Jamie Oborne has told Music Week that The 1975 stand to benefit from a “paradigm shift” in music consumption, as they prepare to release two new albums in quick succession.
Speaking in the new issue of Music Week, out now, Oborne – who manages the band through his All On Red Company and runs their label, Dirty Hit – explained the decision to release two albums.
“We’re doing things a little bit differently in this campaign,” Oborne said. “Very early on, Matthew [Healy, frontman] noted that the promotional window on music is shorter than ever, and the time that people consume it is infinite.
“He felt very strongly that, if we have a tour cycle that’s going to last 18 months to two years, we have to release two records in the time that we would have previously have released one.”
Dirty Hit will release A Brief Enquiry Into Online Relationships in Q4, and Notes On A Conditional Form in Spring 2019, with the backing of its joint venture with Polydor.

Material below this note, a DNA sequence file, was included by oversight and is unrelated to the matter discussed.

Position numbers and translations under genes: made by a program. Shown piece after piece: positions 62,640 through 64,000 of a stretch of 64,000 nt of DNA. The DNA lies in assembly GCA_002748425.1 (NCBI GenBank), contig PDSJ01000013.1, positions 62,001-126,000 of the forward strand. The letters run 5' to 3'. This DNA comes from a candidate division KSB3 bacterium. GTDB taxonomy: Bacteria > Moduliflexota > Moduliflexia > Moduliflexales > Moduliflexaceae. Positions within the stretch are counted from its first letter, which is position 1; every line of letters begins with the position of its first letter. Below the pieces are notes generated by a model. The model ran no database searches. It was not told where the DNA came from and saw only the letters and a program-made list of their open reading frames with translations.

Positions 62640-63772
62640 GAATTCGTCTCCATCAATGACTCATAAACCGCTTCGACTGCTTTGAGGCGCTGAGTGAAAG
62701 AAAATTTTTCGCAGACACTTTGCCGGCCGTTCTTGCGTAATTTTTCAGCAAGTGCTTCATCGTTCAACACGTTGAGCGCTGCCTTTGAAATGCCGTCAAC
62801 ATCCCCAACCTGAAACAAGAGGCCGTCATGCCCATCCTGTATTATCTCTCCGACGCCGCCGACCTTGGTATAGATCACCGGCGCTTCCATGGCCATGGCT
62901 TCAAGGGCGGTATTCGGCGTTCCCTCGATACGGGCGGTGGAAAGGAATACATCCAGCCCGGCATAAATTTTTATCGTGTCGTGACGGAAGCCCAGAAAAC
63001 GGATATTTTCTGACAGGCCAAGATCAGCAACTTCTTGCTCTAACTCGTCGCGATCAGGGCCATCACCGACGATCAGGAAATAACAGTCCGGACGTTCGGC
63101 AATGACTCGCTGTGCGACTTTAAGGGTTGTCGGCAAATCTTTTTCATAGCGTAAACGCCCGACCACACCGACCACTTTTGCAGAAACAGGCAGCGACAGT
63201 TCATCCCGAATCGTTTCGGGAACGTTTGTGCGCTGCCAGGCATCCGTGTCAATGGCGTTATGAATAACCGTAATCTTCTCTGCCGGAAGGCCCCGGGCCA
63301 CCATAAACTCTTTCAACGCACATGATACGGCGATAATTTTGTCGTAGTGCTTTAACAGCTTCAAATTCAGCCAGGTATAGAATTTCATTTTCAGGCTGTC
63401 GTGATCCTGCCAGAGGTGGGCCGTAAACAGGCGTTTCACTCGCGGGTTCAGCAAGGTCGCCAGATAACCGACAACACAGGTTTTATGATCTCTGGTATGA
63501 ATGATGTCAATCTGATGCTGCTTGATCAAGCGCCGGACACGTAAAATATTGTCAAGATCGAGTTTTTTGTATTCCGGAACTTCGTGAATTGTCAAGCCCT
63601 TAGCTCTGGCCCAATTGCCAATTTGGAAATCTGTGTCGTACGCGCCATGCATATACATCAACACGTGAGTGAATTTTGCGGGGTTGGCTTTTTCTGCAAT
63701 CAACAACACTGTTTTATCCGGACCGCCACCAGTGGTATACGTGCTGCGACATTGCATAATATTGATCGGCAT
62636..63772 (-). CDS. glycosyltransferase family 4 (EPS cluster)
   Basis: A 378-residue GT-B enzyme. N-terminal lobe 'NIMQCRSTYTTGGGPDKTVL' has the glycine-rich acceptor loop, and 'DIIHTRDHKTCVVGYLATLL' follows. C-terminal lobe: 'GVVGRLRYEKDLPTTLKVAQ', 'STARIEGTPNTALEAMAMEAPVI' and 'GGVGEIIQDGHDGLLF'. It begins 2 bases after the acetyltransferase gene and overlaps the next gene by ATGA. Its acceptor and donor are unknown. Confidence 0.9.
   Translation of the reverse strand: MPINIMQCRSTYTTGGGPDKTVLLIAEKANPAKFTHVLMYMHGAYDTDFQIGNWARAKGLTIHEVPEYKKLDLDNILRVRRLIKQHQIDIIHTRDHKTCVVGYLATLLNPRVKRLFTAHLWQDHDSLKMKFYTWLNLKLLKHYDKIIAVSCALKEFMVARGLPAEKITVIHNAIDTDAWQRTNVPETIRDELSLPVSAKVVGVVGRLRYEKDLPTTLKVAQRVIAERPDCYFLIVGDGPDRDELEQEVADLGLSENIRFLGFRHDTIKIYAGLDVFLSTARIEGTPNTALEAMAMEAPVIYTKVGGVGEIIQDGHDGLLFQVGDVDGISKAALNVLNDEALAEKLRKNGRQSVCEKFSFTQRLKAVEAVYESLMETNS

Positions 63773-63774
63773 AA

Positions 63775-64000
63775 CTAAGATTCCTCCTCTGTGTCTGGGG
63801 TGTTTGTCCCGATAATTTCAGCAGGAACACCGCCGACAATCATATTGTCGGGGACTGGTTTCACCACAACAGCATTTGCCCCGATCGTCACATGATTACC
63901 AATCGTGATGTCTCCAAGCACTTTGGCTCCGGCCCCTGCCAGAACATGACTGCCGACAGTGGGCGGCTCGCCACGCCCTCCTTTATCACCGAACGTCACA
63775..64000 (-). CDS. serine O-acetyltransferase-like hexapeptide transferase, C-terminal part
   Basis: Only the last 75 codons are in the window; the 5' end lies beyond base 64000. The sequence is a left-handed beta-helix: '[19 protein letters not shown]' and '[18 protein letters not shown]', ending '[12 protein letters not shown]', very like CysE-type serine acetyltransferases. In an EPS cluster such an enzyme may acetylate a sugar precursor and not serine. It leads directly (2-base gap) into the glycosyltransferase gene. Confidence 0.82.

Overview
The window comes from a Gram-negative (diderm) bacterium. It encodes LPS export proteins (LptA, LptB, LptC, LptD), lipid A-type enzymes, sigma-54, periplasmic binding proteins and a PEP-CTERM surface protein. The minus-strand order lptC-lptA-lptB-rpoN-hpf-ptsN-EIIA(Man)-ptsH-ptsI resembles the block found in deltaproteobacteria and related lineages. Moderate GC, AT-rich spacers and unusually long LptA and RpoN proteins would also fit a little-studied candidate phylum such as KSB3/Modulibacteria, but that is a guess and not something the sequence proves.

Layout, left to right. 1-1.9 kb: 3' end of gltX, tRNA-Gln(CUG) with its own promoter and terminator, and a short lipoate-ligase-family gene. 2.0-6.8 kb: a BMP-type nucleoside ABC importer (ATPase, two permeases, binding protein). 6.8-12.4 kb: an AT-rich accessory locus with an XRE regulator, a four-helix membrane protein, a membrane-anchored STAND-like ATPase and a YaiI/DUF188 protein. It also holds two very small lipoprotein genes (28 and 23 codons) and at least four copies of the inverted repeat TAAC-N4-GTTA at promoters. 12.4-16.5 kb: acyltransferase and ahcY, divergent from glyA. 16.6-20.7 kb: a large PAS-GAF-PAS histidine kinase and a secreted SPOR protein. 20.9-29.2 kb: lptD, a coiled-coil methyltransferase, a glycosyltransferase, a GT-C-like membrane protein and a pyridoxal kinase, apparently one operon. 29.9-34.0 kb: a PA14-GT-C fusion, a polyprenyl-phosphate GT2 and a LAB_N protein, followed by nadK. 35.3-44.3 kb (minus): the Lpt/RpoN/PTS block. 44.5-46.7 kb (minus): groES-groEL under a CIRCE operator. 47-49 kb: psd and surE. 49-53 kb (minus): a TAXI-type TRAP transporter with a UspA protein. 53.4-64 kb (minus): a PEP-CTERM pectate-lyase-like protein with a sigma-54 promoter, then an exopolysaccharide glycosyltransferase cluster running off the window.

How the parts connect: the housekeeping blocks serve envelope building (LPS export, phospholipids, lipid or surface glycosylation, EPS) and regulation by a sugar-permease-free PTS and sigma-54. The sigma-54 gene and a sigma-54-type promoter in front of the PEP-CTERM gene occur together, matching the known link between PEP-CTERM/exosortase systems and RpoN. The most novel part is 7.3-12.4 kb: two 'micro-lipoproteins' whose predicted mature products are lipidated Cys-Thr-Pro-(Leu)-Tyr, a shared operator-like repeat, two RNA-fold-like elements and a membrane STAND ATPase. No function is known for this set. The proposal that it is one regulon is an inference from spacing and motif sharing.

Released in 2013, The 1975’s eponymous debut (563,668 sales, according to the Official Charts Company) was followed by 2016’s I Like It When You Sleep, For You Are So Beautiful Yet So Unaware Of It (312,645 sales). Both albums hit No.1.
We’re doing things a little bit differently in this campaign
Promising a modern campaign, Oborne believes that streaming could propel the upcoming releases to greater heights.
“Streaming has evolved into more of a mass mode of consumption,” he said. “The 1975’s cultural identity goes hand in glove with this paradigm shift in how people consume.”
Addressing the themes of the album, the manager and label boss said that, “Matthew has lived more in his short time on earth than many people three times his age. He has an awful lot of experience to write about. The records are really about life, like all the best albums are.”
Oborne added that The 1975 will release one song each month in the run-up to the first of the new LPs, and confirmed they would make their live return in January. “It will be global and will start in the UK,” he said.
Released last month, The 1975’s comeback single, Give Yourself A Try, has sold 47,600 copies to date, peaking at No.22.
To read the full story, including insight from Polydor co-president Tom March, pick up the new edition of Music Week, out now.
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